Now, get cracking on that.
Not even the French can tell us how to get back to our daydreaming. They’ve started to gather data on workers’ self-reported lassitude as part of their annual labor stats because they know creativity is born of a profound and beautiful boredom, a bel ennui. Even the French had to wait till Steve Jobs built a special room for daydreaming to admit the contradictory truth that languor and woolgathering, becoming slightly empty, is the best way to become full.
This is the bel ennui that heralds wars in Heaven and exquisite ironies in Hell, all accompanied by the golden peal of trumpets here on earth, all while you’re standing there in a somnambulistic daze with fabric softener in one hand and a dustpan in the other, thinking: Jesus, that’s a good line. I’d better write that down…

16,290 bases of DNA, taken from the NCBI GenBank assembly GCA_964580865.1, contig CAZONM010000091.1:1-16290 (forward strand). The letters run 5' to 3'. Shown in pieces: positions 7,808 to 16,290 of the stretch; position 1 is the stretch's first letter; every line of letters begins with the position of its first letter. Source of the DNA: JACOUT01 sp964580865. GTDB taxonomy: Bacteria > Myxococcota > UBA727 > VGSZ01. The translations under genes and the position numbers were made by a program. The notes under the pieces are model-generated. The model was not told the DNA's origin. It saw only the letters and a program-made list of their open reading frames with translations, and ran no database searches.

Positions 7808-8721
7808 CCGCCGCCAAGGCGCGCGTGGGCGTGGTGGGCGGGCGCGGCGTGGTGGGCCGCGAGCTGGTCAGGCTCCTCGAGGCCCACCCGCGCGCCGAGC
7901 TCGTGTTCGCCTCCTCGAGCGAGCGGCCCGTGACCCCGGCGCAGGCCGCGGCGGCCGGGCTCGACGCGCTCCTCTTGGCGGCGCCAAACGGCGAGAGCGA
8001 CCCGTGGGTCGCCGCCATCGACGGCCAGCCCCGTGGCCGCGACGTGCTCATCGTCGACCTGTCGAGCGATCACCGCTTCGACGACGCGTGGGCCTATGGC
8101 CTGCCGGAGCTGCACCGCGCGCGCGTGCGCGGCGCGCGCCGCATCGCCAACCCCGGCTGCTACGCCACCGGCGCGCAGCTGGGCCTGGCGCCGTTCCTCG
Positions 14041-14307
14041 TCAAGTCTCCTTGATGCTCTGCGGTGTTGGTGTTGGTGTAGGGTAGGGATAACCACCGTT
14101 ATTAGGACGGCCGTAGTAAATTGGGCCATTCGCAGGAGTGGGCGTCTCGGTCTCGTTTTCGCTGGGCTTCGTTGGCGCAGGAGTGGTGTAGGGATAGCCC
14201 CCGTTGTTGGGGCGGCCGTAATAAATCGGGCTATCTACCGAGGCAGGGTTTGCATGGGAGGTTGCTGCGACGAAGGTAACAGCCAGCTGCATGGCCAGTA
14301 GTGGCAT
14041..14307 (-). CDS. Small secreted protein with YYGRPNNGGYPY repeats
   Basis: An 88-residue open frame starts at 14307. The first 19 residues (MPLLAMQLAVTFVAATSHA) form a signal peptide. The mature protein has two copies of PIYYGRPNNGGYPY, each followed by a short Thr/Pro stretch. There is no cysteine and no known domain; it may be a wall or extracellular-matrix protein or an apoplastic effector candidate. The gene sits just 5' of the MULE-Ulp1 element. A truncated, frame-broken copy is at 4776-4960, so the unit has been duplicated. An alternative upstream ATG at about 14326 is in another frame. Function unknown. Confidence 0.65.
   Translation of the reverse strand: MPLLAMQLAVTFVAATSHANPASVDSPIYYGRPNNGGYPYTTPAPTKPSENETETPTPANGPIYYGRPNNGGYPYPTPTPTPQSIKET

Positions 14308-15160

That’s the great reward, liebchen: emptying the mind such that something not quite you makes itself heard. If you’re like me, you live for those moments.
The French are stymied in their research by Google’s refusal to give them stats on searches for terms like “nihilism,” so we shouldn’t wait for Sarkozy’s ennui squad to draw us a map.
Nor can I draw you a map to bel ennui, but at least here at kendley.com, you’re free for a few minutes to be dreamy, to be hungry, to be somber, somnolent, or even melancholy. I encourage it, and I love you for it. I can’t draw the map, but I humbly present the fruits of having been there, and my sincerest hope is that these works will free your dreams and inspire you to seek bel ennui, the satiation that breeds appetite, the emptiness that fulfills, the gateway to the only state of grace I know.